And more and more we find ourselves in situations that ask us to stand up and speak up for the sake of others. I can’t help but think about times that I’ve had that same nauseous feeling, knowing that something needed to be said to stand up against all manner of bullying. We didn’t need the news story of the men who were killed in Portland when they stood up against Islamophobic hate speech to tell us that standing up for what is right is risky business. This week more peril for the environment, more terrorism in London too quickly blamed on an entire religion, more calls, more opportunities to stand up and speak up for justice. We all, I suspect, have moments we’ve had that push from Spirit but managed to stifle it even though we knew better as well as moments when the Spirit pushed hard enough that we stood up to say what needed to be said. Sometimes the Spirit sends us hurtling into arguments, or worse. That discomfort the Spirit stirs up in us leaves us never comfortable with the ongoing existence of unjust systems.
This is the state of the church on Pentecost. In either John’s version or the more familiar version from Acts, the disciples of Jesus are waiting, locked away, closed off. They are in prayer, they aren’t doing anything wrong, they aren’t headed down some terrible path. They are, at least for the time being, safe and comfortable, if a little troubled by all they had seen and heard in the previous weeks. And the Spirit comes not to surround them with warmth and comfort but to toss them out into the world.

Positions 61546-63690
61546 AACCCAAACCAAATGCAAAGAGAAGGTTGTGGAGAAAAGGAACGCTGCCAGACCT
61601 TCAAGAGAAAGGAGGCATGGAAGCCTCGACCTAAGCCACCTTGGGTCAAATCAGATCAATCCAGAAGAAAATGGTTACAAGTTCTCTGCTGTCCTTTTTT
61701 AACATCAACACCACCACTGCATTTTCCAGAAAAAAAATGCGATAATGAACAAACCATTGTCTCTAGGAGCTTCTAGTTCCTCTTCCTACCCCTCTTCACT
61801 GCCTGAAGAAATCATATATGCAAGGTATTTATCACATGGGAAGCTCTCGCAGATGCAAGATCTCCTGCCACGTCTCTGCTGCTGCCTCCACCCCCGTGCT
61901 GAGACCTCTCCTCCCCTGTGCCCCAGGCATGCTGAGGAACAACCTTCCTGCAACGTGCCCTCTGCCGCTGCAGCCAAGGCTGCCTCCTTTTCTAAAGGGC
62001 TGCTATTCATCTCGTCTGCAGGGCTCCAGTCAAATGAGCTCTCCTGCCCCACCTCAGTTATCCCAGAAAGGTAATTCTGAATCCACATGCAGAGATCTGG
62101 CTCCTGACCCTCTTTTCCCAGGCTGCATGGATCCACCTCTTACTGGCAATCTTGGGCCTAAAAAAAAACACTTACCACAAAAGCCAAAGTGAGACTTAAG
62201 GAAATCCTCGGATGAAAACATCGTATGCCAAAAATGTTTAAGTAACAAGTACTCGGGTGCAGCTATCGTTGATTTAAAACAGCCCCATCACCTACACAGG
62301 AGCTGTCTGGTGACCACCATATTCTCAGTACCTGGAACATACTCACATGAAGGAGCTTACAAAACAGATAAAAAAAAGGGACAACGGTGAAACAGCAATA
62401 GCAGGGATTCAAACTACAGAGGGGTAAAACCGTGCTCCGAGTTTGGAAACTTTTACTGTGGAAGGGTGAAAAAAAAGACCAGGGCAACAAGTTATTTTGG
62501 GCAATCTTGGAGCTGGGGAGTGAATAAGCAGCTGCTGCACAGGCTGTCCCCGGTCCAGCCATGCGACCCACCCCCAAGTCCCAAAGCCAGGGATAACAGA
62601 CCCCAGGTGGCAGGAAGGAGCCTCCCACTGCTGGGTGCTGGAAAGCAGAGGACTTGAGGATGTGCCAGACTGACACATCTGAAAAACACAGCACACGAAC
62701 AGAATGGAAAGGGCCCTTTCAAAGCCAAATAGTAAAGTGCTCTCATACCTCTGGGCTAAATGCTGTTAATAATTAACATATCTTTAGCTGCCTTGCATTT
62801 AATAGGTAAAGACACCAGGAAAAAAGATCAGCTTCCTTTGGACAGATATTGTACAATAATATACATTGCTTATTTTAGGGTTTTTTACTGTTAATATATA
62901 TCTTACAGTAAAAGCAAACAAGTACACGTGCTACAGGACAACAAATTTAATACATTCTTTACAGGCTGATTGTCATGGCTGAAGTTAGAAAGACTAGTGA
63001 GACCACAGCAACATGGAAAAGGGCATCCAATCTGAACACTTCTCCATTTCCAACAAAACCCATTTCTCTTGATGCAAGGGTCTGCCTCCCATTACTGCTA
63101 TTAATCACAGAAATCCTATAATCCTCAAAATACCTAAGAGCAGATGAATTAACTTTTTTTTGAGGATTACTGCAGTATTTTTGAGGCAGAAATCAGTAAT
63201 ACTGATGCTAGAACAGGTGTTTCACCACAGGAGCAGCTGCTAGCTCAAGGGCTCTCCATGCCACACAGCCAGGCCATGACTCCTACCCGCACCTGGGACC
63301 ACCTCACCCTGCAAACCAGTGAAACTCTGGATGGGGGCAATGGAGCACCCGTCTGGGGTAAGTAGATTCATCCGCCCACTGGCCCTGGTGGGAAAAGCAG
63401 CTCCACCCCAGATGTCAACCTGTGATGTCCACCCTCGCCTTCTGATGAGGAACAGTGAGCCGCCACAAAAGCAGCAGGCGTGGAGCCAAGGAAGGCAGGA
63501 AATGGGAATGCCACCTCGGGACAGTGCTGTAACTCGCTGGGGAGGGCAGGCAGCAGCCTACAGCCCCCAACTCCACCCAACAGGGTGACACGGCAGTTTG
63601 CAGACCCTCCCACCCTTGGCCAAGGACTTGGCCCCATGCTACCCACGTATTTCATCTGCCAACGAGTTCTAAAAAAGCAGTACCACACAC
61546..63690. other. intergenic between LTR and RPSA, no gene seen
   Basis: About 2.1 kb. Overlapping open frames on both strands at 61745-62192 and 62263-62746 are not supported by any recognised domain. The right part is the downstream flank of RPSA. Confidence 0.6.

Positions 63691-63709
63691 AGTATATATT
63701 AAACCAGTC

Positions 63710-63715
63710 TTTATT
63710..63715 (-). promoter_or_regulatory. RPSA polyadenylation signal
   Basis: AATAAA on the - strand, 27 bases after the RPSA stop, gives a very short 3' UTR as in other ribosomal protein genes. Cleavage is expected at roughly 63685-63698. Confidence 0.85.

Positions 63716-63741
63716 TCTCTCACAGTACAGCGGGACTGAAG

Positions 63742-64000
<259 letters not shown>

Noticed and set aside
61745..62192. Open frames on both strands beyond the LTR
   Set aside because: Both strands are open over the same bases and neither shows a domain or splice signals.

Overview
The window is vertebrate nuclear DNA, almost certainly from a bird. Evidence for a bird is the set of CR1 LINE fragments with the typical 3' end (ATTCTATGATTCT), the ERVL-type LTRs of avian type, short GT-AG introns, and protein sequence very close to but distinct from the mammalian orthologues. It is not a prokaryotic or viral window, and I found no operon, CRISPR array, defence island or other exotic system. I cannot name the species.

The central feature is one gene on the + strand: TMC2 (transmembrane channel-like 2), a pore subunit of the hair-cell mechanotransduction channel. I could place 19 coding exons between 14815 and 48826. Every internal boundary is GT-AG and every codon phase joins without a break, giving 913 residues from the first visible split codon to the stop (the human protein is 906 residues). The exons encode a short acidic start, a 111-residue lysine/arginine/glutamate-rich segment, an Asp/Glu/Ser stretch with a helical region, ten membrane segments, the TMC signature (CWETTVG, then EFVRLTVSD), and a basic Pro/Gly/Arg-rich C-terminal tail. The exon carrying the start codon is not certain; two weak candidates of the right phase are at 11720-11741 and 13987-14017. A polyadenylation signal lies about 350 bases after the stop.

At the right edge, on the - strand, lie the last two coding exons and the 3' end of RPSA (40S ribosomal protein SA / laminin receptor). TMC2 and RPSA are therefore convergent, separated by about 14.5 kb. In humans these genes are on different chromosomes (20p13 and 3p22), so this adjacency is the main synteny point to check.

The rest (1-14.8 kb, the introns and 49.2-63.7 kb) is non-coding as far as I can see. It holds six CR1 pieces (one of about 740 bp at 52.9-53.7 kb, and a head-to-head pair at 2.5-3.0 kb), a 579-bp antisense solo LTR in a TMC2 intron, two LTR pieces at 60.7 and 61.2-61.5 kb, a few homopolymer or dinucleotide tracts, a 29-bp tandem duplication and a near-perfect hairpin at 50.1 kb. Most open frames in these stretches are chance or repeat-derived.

If this Pentecost is the birth of the church it’s not a neat and tidy affair that starts with denominational structures or even a single, clear leader. It’s much more like a real birth: messy, painful, and resulting in a mostly helpless young being trying to catch its first breath in what must seem like a mighty rush of air all around. It throws the disciples stumbling out of the house into a crowd of people from every nation on earth, who all surely have different opinions about what is going on, some of whom are angry and sneering. The Spirit seems to land on them, too, creating the kind of chaos that the Spirit loves – joyful, noisy, full of diversity of every kind. The Spirit pushes them out to hurtle toward a life of being unsettled, of being challenged, of being uncertain about how they will land.
Yet it’s the same rush of wind that takes your breath away that then fills the parachute, carrying us down for a landing. We, filled with the wild wind of the Spirit at baptism, live in that often terrifying and wonderful freefall, filled with excitement, fear, and a little nausea, engaging all that the Spirit calls us to, to proclaim Christ through word and deed, and striving for justice and peace in all the earth. So we are bold pray, come, Holy Spirit. Come and launch us out of our comfortable places. Launch us into bold new endeavors, Come, blow us beyond our complacency. Come, lift us up and carry us home again.
-Pastor Steven Wilco